Courage : Telling your story with all of your heart  by Alice Ho Tan

 

We were just signing off our session, confirming the date and time for the next session when my client - CC - made an offhand remark - “Wow - I never knew that what I had was trauma”. 

 

With CC’s permission, I am sharing a bit of her context.  CC came to me because she felt completely unmotivated, seemingly unable to feel joy, at the age of 40-something - feels only beholden to care-giving duties and nothing else.  However, she is faced with a life-changing decision regarding her marriage - and she needed to make a decision. 

 

CC’s family of origin is a tightly-knitted and financially comfortable Asian family.  She comes from a family where her parents are loving and her relationship with her siblings are strong. She does not fit into the profile of someone who has a traumatic childhood.  Yet her lack of motivation for joy or action suggests that she had experienced unresolved small “t”s - small traumas in her life that have caused a cumulative effect of helplessness, which she emotionally felt as apathy and joylessness.

 

When CC presented her issues to me - the first thing that popped into my head in terms of her psycho-neurological state is “she’s frozen”. Her autonomic nervous system had suffered a shock somewhere along her life story and her “fight/flight/freeze” mode is activated to the “freeze” function. It suggested to me that her default way of coping with negative emotions was to suppress them or to rationalise them away. For CC, her emotional brain remembers the effects of the small traumas but had no way of making meaning out of them and therefore whenever she feels triggered, her emotional brain switches to survival mode of freezing - without learning to effectively process, adapt and master the negative emotions.

 

CC is not alone.  So many of us carry the unaware, but felt, negative emotions of small traumas.  These accumulated emotional stress are sometimes felt in our physiological systems as gastrointestinal distress, headaches, migraines, body aches and other autoimmune dysfunction.  Emotionally - we find ourselves easily triggered without an understanding of why we had reacted to what in hindsight - did not seem to merit such a reaction.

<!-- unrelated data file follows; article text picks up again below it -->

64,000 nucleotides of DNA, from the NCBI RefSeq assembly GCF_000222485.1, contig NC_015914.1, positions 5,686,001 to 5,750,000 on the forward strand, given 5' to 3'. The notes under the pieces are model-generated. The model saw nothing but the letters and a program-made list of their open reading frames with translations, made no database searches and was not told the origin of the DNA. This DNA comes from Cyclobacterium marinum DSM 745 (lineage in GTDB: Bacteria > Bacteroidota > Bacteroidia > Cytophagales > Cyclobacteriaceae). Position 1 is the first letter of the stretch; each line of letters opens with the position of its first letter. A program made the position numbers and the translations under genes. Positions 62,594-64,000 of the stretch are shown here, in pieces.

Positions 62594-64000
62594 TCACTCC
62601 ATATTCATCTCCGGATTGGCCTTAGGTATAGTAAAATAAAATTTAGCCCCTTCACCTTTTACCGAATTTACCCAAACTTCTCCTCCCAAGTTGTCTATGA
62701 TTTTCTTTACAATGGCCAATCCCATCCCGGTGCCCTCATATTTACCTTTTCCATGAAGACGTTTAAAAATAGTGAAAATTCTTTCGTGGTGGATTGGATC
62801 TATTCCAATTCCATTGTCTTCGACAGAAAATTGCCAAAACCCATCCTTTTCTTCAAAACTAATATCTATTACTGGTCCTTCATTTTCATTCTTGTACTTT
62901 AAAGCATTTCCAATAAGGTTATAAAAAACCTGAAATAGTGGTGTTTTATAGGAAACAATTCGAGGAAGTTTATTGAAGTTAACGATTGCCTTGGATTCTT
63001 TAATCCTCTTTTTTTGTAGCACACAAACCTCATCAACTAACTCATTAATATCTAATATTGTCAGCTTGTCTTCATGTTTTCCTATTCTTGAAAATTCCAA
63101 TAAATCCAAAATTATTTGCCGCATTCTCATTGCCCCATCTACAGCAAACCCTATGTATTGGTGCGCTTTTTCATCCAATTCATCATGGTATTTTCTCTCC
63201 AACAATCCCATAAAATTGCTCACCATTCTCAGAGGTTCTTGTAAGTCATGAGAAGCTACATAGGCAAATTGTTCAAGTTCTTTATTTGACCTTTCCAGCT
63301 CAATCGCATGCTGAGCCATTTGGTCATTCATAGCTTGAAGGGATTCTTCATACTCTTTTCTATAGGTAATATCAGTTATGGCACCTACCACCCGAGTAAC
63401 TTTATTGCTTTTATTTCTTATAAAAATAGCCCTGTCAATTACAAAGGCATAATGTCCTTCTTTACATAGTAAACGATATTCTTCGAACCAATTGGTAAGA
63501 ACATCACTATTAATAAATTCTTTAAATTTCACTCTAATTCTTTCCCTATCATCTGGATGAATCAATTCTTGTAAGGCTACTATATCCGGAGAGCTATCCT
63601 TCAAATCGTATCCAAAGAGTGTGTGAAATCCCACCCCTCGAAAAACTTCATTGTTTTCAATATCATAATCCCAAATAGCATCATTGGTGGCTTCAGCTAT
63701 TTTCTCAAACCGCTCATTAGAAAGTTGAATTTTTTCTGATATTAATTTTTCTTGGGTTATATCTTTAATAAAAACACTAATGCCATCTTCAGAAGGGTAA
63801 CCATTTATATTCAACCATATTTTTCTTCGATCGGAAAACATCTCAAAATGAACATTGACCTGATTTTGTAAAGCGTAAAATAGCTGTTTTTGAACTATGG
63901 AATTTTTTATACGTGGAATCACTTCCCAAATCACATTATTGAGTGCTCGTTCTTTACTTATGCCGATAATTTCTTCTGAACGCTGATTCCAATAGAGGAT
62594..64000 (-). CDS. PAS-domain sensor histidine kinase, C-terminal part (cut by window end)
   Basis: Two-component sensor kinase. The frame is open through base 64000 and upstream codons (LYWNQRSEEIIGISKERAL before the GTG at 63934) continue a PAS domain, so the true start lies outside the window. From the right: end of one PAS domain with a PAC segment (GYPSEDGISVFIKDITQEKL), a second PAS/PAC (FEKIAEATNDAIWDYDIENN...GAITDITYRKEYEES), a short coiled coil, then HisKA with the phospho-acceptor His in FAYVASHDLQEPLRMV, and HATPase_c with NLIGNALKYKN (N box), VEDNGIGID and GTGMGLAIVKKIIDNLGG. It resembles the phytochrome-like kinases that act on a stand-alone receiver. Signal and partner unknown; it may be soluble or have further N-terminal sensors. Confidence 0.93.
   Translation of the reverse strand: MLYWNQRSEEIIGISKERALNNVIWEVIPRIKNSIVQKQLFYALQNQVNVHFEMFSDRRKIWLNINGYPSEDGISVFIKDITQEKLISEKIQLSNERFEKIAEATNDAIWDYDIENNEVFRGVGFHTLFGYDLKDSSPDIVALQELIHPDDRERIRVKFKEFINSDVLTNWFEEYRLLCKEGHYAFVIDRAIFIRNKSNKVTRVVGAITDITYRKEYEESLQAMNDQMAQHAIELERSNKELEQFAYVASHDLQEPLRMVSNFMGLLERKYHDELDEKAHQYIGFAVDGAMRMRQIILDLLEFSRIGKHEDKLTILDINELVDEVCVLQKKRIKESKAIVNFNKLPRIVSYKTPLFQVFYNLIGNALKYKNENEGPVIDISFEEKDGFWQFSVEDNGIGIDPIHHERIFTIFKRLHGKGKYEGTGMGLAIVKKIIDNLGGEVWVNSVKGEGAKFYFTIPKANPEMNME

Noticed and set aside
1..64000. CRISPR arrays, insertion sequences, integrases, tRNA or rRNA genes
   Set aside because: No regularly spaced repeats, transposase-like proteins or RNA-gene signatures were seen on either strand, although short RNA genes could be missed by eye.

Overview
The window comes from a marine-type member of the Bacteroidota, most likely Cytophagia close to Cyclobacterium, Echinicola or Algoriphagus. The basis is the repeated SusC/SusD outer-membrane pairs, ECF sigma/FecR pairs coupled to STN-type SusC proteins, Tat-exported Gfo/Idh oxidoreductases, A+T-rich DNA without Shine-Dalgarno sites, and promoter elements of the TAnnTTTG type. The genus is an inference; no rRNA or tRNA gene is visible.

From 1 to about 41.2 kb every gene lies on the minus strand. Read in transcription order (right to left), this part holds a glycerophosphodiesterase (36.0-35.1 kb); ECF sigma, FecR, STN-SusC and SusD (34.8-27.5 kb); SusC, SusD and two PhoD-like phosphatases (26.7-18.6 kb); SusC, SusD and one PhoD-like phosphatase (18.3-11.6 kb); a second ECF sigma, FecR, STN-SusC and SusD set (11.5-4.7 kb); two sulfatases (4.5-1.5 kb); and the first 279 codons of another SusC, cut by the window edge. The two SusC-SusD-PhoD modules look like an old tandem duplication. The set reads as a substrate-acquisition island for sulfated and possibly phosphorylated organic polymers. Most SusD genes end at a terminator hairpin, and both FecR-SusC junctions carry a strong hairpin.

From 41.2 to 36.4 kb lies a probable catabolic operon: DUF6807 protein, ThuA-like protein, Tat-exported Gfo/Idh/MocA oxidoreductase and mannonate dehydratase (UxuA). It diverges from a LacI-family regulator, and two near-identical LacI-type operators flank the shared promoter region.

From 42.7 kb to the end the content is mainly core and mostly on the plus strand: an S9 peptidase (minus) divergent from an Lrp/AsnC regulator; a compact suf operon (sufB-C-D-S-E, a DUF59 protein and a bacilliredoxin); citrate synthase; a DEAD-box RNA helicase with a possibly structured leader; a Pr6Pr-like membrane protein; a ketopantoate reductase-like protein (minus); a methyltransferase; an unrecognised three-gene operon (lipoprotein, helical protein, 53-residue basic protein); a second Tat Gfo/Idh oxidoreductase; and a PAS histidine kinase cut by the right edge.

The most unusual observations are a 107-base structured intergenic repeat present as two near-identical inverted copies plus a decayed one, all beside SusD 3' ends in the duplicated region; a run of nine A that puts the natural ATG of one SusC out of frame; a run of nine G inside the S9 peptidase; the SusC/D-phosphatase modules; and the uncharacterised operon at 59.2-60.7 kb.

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I have found relief when I was training to be an EMDR practitioner, and Dr Laurel Parnell started our training with helping us understand the differences between Big Traumas and Small Traumas.

 

Big Ts and Small Ts  - Big Traumas, Small Traumas

 

One of the best explanation for easy reading, I have found for Small “Ts” and Big “Ts” is taken from Psychology Today’s website: https://www.psychologytoday.com/sg/blog/trauma-and-hope/201703/different-types-trauma-small-t-versus-large-t

 

I’ll quote the salient points from the article :

 

“Small ‘t’ traumas are events that exceed our capacity to cope and cause a disruption in emotional functioning. Small ‘t’ traumas tend to be overlooked by the individual who has experienced the difficulty…

 

This is sometimes due to the tendency to rationalize the experience as common and therefore cognitively shame oneself for any reaction that could be construed as an overreaction or being “dramatic.”...

 

...One of the most overlooked aspects of small ‘t’ traumas is their accumulated effect. While one small ‘t’ trauma may not lead to significant distress, multiple compounded small ‘t’ traumas, particularly in a short span of time, are more likely to lead to an increase in distress and trouble with emotional functioning.

 

 Large-T trauma is distinguished as an extraordinary and significant event that leaves the individual feeling powerless and possessing little control in their environment...Large ‘T’ traumas are more readily identified by the experiencer, as well as those who have any familiarity with their plight.

The good news I have found for myself and my clients is that when we engage in creating and devoting space to our psychological health - we empower ourselves with self-knowledge and self-agency. 

 

My clients inspire hope and respect in me.  It takes courage to go on this journey of self-discovery.  The Latin root for “Courage” is “Cor” which means “heart”.  I would like to think that my clients can find in our time together a safe therapeutic space, to tell their stories with all of their hearts - and in so doing - honour their strengths and offer compassion to their weaknesses.

 

I’ll end with a quote from Brene Brown:

 

“Courage starts with showing up and letting ourselves be seen...Because true belonging only happens when we present our authentic, imperfect selves to the world, our sense of belonging can never be greater than our level of self-acceptance.”

By ALICE HO TAN